Welcome To Our World Baby Emma!!

Emma's Consult With Her New Surgeon ~~

August 24th 2008 8:28 pm
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Well.... it was a good consult.... Doc says Emma is in beautiful body condition... heart and lungs are strong and she's developing normally.

Because Emma has a large open fontanel at both the front and top of her skull - we of course, have to be extra careful in handling her. This is a trait of the Chihuahua breed and is perfectly normal. (as opposed to this being one of our Yorks, where we'd all be crazed with worry!)

(I really wonder how very careful the first surgeon was able to be in handling her little head during surgery of her mouth and face while she was wide awake.... but that's not something I can dwell on at this point...)

The openings in a Chihuahua's skull are not indicitive of Hydrocephalus as some vet's might suggest.... this is a normal condition for the breed and in MOST pups, the skull will become fused by 4 months of age. (but in some pups, may never fully close).

Here is a link for more info on that. molera

So.... my mention during the consult regarding Emma's stumbling and falling over.... was met with reassurance that this is just the normal process of our growing girl. I am to start allowing her more space, to wander around and continue working those muscles.

Her doctor is adamant that Emma NOT be on antibiotics... so we've stopped those completely..... and no more yogurt or supplements of any kind. She is thriving on the caloric intake of her formula alone and at this point, needs to start being exposed to ...... ::gasp:: normal, every day GERMS........ ack!!

As for the clefts........... right now, as I think we all agree... Emma needs to grow quite a bit more before enduring any further surgery. So her vets will be checking her every 2 weeks for the next month to six weeks... (and HOPEFULLY we can wait even longer... the goal is to get her to 3 months old before surgery). - - they will continue to watch her progress and growth and will address any problems that may arise.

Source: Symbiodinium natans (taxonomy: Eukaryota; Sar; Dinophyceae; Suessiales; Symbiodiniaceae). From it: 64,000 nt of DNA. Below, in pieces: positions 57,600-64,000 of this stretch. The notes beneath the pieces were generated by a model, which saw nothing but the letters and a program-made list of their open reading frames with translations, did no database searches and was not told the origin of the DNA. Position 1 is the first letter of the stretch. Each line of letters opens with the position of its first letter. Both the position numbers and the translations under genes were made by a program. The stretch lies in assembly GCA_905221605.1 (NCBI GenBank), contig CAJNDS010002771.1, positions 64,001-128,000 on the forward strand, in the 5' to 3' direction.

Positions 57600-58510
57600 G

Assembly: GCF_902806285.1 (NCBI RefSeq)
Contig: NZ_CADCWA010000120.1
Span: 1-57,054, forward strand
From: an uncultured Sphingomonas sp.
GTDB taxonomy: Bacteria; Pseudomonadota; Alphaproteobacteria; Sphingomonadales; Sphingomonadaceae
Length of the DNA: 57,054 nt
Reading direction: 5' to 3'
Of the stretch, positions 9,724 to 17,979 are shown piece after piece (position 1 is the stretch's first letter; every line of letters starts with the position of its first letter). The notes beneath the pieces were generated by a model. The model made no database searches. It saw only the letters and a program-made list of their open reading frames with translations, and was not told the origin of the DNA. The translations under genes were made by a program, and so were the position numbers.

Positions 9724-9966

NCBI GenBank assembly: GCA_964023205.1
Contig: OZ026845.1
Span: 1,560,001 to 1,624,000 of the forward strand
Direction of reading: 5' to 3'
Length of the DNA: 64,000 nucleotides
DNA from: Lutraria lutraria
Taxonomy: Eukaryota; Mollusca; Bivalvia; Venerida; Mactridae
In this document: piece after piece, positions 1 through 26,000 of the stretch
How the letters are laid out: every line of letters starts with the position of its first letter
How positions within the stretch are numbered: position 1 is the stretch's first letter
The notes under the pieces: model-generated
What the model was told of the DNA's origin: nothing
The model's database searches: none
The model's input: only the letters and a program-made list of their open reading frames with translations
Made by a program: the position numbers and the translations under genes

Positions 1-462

Emma is to continue being tube fed - - attempting to bottle feed for even a couple of seconds at this point, leads to pain and bleeding as the palate splits from the pressure of even the slightest suction. As well, with bottle or syringe feeding, there is of course the increased chance of fluids getting into the cleft....

Doc wants nothing going in orally. (even if it takes till 12 weeks for her to have her surgery!!)

Once Emma's caloric requirements surpass what her formula can provide - she will be fed a pureed diet via a larger tube... but still cannot eat on her own.

Emma will very likely not tolerate my having to insert the tube for each and every feeding for much longer.... as she grows, she has already begun to fight the tube and is starting to chew it rather than swallow....

So.... when the time comes, whether it be 2 more weeks, 4 more... or however long..... when Emma will no longer allow the insertion of the tube for feeding, her doctor will surgically insert an esophagostomy tube.... (which is safer and less invasive a procedure than the gastrostomy tube, which goes directly into the belly....)

This tube can remain in place for several days... even weeks in some patients - at a time, and will be the continued process of feeding Emma until she is able to have her surgery to repair the clefts.

So this is where we are tonight........... thank you all for your continued prayers and warm thoughts for little Emma... she certainly is a blessed baby girl to have all of your hearts holding her tight!!

 
 

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Emma: Cleft Palate SURVIVOR!!


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